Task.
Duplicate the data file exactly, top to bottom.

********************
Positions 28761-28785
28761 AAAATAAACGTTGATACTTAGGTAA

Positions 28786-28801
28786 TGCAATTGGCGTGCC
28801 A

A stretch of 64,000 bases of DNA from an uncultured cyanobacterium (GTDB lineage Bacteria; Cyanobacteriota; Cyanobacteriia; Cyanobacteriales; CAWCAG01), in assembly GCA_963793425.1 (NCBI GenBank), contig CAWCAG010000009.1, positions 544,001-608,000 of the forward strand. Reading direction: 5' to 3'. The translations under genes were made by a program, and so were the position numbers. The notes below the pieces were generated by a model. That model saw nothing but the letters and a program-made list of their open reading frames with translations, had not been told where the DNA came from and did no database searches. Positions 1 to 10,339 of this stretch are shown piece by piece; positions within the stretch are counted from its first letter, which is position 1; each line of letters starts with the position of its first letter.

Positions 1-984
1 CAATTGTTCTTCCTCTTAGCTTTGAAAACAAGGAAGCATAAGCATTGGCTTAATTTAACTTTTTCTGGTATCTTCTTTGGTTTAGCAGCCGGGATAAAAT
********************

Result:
Positions 28761-28785
28761 AAAATAAACGTTGATACTTAGGTAA

Positions 28786-28801
28786 TGCAATTGGCGTGCC
28801 A

A stretch of 64,000 bases of DNA from an uncultured cyanobacterium (GTDB lineage Bacteria; Cyanobacteriota; Cyanobacteriia; Cyanobacteriales; CAWCAG01), in assembly GCA_963793425.1 (NCBI GenBank), contig CAWCAG010000009.1, positions 544,001-608,000 of the forward strand. Reading direction: 5' to 3'. The translations under genes were made by a program, and so were the position numbers. The notes below the pieces were generated by a model. That model saw nothing but the letters and a program-made list of their open reading frames with translations, had not been told where the DNA came from and did no database searches. Positions 1 to 10,339 of this stretch are shown piece by piece; positions within the stretch are counted from its first letter, which is position 1; each line of letters starts with the position of its first letter.

Positions 1-984
1 CAATTGTTCTTCCTCTTAGCTTTGAAAACAAGGAAGCATAAGCATTGGCTTAATTTAACTTTTTCTGGTATCTTCTTTGGTTTAGCAGCCGGGATAAAAT